The race started on time and 300 runners ran off into the predawn morning. I noticed many first timers around me. I wore a heart rate monitor and wanted to take it really easy early on. This is hard to do when 300 people are bunched together on a paved road. After we hit the single track I settled in for the long day. I took it really easy on the initial sections of the course. I know I needed to have fresh legs for the climb out of Parkway Gate and Long Mountain. I might be the worlds slowest downhill runner so the climbs are where my day is made or lost.
I ran the entire climb out of Parkway Gate by Heart Rate effort. I had in my head that I could not let it get above 160. I knew this might be pushing it a bit, but I was pretty confident I could manage 160 for some time, as long as I took some recovery. If I allowed it to creep up above this the wheels will start to fall off, at least that was my theory. During the climb there were many people around sprinting ahead and then walking. I wish I knew what happened to them. Many were very much out of breath after the sprint interval. Personally getting out of breath like this would have put me in a hole that would be difficult to get out of.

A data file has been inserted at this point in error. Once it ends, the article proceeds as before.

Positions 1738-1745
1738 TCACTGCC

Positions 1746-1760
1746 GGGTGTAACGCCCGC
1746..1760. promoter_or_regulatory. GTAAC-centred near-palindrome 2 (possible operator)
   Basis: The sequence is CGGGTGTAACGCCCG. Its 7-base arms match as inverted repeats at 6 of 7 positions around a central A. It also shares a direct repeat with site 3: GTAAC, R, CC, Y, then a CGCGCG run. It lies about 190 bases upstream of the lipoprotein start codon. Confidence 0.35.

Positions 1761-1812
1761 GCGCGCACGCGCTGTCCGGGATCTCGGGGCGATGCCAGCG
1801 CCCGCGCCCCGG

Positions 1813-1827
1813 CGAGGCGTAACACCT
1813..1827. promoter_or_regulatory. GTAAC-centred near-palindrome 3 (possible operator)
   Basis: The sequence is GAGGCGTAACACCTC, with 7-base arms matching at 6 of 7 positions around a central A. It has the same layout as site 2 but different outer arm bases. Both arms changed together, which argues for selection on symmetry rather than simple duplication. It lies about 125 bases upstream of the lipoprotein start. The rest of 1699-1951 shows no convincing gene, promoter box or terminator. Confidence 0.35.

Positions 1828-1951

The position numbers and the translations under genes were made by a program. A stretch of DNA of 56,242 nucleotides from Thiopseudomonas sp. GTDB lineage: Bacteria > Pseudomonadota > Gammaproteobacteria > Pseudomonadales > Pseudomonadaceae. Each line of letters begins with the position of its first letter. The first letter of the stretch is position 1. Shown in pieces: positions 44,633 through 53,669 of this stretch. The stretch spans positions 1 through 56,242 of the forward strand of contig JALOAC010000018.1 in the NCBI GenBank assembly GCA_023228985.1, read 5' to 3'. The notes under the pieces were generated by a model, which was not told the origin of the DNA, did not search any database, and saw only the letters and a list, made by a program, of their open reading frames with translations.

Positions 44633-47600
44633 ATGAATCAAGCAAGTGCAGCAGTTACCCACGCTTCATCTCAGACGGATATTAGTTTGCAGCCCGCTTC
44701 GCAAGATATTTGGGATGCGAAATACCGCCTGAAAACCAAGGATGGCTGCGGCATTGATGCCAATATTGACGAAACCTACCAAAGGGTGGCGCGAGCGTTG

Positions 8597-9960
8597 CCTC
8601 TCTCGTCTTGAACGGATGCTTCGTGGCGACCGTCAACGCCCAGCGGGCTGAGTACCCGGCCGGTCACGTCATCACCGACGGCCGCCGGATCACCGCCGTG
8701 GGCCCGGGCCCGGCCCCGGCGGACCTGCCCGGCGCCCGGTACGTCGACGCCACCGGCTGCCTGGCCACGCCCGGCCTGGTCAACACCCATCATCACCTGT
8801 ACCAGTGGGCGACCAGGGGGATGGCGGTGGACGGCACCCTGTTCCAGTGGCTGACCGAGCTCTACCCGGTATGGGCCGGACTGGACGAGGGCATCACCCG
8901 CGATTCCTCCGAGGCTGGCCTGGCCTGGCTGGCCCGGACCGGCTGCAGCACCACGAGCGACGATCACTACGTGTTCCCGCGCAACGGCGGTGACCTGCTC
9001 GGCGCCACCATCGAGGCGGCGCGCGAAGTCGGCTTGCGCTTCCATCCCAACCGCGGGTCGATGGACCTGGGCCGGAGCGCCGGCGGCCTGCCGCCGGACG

The run down to the reservoir was relaxed. Many of the people I passed on the climb blew past me. This was my recovery time. I have ran this race enough times to know what lied ahead. The road section up to Long Mountain Wayside is my personal Crux of Mountain Masochist. Never have I run this race and not had this section determine the outcome in some way. Back in 2008, my first MMTR there was an aid station half way up. After this aid station all I could think about was a truck driving by and me hitching a ride, ending my suffering. In 2009 the aid station was gone and my mind was focused on how hard it would be without aid. I ran a big PR in 2011 when I ran most of this section and felt great the entire climb. In 2012 I walked the entire way up and the rollers at the top. I think I must have been passed by 50 people and this ended my day. I know that if do well here and manage to not blow up I will have a good race. If I push too hard the second half will be a suffer-fest. If I take it too easy I will risk running against cutoffs the rest of the day.   For this reason I took it easy and fueled up on the run down to the Reservoir. I need to be prepared both physically and mentally to face this climb.